This semester students in READ 6325 explored professional resources.
Written by: A. Castillo
Do Social Studies or Science leave a sour taste in your or your students’ mouth? Do you or your students dread using an outdated textbook for certain content areas? If you answered yes, than like other educators, you may have questioned what else is possible to make reading across the content areas more interesting and engaging for your students? The answer lies in professional resources such as journals, organizations, and books.
The Reading Teacher
This peer-reviewed journal is designed for those who work with children up to 12 years of age. Every issue provides valuable information such as:
- Research proven teaching theories to assist all students
- Articles that are beneficial in providing successful practice
- Articles written by educators
The journal is published eight times per year between September and May with a special double issue of December and January. The fee for this particular journal varies depending on whether or not you decide to join the professional organization responsible for publishing the journal.
Journal of Adolescent and Adult Literacy
This journal is written for those who teach older students. The peer reviewed journal provides an assortment of useful information to teachers regarding students of all learning abilities. Interesting topics found within this journal include:
- Analysis of resources
- Instructional ideas
- Useful tips on incorporating technology and other media sources in the classroom
Similar to The Reading Teacher, this journal is also published eight times each year from September and May with a special paired issue for December and January. The fee for the journal fluctuates varying on whether or not you choose to join the professional organization accountable for distributing the journal.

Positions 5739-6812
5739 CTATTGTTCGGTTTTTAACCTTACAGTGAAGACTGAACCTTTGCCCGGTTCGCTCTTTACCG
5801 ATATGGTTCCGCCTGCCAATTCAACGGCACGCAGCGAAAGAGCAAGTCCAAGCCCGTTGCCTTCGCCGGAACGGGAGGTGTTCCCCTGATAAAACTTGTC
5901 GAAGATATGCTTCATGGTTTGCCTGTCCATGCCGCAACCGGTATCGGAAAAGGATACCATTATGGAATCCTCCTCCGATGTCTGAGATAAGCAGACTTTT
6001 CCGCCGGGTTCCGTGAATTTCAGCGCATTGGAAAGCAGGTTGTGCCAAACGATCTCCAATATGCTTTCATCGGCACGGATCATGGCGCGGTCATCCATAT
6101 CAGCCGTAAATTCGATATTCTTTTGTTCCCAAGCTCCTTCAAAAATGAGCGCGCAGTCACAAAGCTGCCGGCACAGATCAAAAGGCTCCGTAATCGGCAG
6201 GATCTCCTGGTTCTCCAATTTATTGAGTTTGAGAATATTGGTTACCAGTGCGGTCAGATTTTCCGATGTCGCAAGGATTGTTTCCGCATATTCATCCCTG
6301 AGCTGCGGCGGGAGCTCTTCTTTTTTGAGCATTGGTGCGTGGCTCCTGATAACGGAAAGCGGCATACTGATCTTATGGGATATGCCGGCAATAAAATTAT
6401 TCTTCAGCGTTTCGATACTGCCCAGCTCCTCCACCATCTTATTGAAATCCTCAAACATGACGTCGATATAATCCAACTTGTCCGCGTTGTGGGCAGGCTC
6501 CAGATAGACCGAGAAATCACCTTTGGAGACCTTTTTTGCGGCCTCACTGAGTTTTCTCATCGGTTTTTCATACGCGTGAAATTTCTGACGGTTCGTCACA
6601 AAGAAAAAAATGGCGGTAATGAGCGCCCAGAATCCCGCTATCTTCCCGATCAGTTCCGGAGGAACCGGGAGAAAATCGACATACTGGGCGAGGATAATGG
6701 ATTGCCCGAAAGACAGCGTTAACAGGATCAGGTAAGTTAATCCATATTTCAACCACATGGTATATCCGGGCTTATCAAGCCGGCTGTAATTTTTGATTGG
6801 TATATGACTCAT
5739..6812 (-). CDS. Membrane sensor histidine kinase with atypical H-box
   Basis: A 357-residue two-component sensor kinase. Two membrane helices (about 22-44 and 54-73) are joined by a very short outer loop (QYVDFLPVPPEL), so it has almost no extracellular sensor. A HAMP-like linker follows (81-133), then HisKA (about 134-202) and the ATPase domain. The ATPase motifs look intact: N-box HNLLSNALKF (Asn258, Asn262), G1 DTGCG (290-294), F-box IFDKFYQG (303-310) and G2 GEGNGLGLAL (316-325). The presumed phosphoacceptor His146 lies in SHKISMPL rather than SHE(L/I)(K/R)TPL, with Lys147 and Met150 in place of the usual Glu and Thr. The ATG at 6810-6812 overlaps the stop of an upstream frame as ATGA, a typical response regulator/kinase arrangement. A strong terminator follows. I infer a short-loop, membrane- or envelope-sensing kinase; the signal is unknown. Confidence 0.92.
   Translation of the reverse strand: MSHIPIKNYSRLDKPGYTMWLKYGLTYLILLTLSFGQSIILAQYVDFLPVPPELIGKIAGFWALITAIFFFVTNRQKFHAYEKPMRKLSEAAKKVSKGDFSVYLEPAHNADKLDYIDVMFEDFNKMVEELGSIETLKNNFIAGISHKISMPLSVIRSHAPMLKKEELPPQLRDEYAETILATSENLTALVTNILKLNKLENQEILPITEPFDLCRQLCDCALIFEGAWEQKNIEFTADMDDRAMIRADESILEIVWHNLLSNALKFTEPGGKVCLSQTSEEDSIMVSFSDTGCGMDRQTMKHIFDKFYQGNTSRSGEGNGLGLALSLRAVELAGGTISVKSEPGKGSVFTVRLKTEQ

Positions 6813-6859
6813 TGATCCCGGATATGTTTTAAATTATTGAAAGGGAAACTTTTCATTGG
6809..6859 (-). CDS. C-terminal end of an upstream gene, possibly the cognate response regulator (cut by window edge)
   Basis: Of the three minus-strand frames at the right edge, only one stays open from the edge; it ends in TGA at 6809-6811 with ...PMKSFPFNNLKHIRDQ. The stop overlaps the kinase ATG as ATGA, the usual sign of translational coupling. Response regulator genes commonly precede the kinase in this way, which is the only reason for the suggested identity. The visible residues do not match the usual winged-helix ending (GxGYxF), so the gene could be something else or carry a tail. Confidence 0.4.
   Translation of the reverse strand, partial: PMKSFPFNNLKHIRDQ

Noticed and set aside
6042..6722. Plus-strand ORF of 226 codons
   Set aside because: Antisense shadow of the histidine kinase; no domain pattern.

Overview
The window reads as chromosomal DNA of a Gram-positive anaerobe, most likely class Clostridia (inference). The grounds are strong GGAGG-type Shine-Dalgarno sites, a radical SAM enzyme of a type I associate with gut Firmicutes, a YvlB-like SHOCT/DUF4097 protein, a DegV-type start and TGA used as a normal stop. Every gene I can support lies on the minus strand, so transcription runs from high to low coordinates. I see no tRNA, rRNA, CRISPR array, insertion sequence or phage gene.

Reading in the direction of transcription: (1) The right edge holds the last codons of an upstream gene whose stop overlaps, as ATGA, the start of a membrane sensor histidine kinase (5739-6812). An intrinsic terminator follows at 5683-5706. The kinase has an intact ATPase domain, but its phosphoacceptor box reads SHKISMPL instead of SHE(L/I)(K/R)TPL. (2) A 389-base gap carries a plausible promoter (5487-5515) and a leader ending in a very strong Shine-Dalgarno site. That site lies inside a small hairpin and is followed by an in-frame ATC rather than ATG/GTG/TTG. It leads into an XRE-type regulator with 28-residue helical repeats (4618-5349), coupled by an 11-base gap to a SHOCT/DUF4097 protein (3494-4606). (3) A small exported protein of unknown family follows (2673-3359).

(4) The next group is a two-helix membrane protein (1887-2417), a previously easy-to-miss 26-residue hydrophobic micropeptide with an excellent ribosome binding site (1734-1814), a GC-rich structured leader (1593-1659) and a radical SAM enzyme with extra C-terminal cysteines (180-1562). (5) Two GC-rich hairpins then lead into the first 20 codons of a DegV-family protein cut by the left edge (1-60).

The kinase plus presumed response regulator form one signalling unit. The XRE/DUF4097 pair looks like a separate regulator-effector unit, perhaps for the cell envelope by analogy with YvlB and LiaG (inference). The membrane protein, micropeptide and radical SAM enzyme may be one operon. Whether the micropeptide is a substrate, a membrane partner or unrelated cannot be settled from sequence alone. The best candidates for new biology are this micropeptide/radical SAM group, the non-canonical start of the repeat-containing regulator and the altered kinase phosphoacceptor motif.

International Reading Association (http://reading.org)
The International Reading Association (IRA) is a wonderful association all educators should participate in. Membership fees are required in order to have complete access to the wide assortment of resources. Upon admission into the establishment, you will have access to the educational journals, such as The Reading Teacher and the Journal of Adolescent and Adult Literacy, in which the association is responsible for publishing. The IRA offers peer reviewed lesson plans as well as reading lists. The reading lists are divided into three sections, children, teacher, and young adult choices which makes browsing easier. The amount of resources made available by this professional organization is certain to enhance your life.
National Council of Teachers of English (http://www.ncte.org)
The National Council of Teachers of English (NCTE) is an organization whose primary significance is to integrate the language arts into the content areas. The association offers access to peer reviewed journals, lesson plans, books, magazines, and professional development for example web seminars on content area literacy. The structure of the website makes browsing effortless as it specifies sections for elementary, middle, secondary, and college levels. In order to have complete access to this great organization a membership fee is necessary.
Subjects Matter: Every Teacher’s Guide to Content-Area Reading (2004)
Harvey Daniels and Steven Zemelman are the authors of this fantastic resource. The authors state that students “read too many textbooks, and not enough “real” books and articles” (p.14). Therefore, they share engaging approaches on how to teach reading in all content areas. For example, they suggest reading strategies that can be implemented across the curriculum before, during, and after the reading. In addition, they propose ideas on reading workshop and book clubs which are activities that will interest and engage your students.
Young Adult Literature: Exploration, Evaluation, and Appreciation (2006)
This is another great resource that will add more zing to your teaching of content areas. Katherine Bucher and M. Lee Manning co-authored this book that can revitalize your teaching of genres as well as be incorporated in different content areas. Each chapter explores different genres of literature. Within each chapter, they recommend various activities that will keep your students engaged in the learning. Also, mentioned in each chapter are suggested books that can be read to complement the genre and content area.
These professional resources will give teachers a refreshing attitude into reading across the content areas that their students will also benefit. They suggest a new outlook on reading from using outdated textbooks to authentic literature. Hopefully, these resources will inspire and instill an appreciation for reading in you and your students.